Business leaders vow to fight smelter closure

Southland business leaders have vowed to fight the closure of the Tiwai Point aluminium smelter, announced today by Rio Tinto.

More than 1000 direct jobs appear set to go in the Southland region as a result, and many more again could be in jeopardy.

Graham Budd
Graham Budd
Rio Tinto said the wind-down plans come after its own strategic review concluded that the business is no longer viable given high energy costs and a challenging outlook for the aluminium industry.

The company has given notice that it was terminating its electricity contract with Meridian Energy in August 2021 "when the wind-down of operations is expected to complete".

Graham Budd, chief executive of Great South, Southland's regional development agency, said they would not give up "until the last breath" on this issue.

"It is just too important to our community.   We have to do what we can to retain them [the jobs]."

He was speaking after receiving a further briefing from New Zealand Aluminium Smelter (NZAS) on the decision. 

"We can only imagine what the mood is like given the number of people affected in our relatively small community.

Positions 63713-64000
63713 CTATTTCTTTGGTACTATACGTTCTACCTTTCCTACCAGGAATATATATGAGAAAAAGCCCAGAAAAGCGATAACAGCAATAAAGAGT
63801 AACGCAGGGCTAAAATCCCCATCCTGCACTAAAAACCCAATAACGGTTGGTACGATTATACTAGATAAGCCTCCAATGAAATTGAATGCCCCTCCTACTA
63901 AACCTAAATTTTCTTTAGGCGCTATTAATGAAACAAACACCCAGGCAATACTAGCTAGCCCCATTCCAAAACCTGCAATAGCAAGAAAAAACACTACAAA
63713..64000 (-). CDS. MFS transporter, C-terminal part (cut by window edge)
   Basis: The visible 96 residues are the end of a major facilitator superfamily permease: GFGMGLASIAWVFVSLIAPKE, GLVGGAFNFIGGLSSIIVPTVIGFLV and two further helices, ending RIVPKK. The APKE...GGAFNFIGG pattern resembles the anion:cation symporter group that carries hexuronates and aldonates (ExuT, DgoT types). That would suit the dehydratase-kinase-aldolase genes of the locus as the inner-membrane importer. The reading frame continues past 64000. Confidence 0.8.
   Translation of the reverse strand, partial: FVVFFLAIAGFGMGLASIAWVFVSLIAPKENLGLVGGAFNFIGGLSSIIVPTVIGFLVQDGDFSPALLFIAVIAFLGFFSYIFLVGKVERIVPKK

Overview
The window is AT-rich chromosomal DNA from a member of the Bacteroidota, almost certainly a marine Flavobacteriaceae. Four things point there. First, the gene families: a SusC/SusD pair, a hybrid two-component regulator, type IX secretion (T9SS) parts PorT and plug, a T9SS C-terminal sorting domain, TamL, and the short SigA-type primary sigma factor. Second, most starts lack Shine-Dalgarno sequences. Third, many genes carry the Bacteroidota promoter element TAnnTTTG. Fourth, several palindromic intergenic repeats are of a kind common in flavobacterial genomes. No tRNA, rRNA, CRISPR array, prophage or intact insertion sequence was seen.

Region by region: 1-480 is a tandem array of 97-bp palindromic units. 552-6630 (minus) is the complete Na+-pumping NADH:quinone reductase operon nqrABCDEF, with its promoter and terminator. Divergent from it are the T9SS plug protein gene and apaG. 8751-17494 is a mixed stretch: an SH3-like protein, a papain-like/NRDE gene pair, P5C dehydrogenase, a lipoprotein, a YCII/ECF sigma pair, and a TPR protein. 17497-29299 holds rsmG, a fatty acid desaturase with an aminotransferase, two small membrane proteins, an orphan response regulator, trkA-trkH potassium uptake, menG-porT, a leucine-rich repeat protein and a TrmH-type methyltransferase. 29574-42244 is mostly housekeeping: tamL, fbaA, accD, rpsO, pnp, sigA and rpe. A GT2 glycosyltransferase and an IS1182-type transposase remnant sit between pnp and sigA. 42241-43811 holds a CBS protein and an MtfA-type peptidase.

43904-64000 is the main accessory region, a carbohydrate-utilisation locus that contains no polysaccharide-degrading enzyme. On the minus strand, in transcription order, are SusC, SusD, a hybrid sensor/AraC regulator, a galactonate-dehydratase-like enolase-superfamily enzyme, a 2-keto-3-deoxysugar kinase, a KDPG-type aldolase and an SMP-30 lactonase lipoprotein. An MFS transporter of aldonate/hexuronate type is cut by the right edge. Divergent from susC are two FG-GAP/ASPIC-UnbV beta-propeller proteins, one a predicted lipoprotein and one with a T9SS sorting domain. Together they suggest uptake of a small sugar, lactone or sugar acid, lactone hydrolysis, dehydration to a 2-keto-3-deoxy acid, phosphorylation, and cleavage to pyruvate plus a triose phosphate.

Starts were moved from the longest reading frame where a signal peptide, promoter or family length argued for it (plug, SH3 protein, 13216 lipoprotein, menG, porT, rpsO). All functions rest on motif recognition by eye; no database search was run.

"There won't be anybody across Invercargill and the region that isn't touched in some way directly and indirectly by this."

When asked about plans to help Southland recover if the smelter closed, he said they had "many strategic projects in play" to diversify and grow the economy.

"This will continue regardless but . . . we have not given up yet. That's the key message. Those things will happen anyway and we need to fight to retain this business in Southland in the first instance."

Southland Chamber of Commerce President Neil McAra said there was "a really strong message from the community leaders that we want to fight to retain these 2260 direct and indirect jobs".

"We want some engagement from central government so that is the next phase of it. The message from the day one has been about fair power pricing and a level playing field."

Mr McAra said the smelter paid $90 million in wages and the economic impact of the closure on the wider region would be $450 million.

Invercargill Mayor Tim Shadbolt said the announcement of the closure was "shattering", while Invercargill MP Sarah Dowie said the news was a terrible blow for all of Southland,

Comments

I don't see how you can "fight" this, waste of time and energy. Workers and business leaders also vowed to fight the closure of Cadburys and the ruination of Hillside workshops. It made no difference. Find a better cause for your time and energy.

drivesouth-pow-generic-1.png

Our journalists are your neighbours

We are the South's eyes and ears in crucial council meetings, at court hearings, on the sidelines of sporting events and on the frontline of breaking news.

As our region faces uncharted waters in the wake of a global pandemic, Otago Daily Times continues to bring you local stories that matter.

We employ local journalists and photographers to tell your stories, as other outlets cut local coverage in favour of stories told out of Auckland, Wellington and Christchurch.

You can help us continue to bring you local news you can trust by becoming a supporter.

Become a Supporter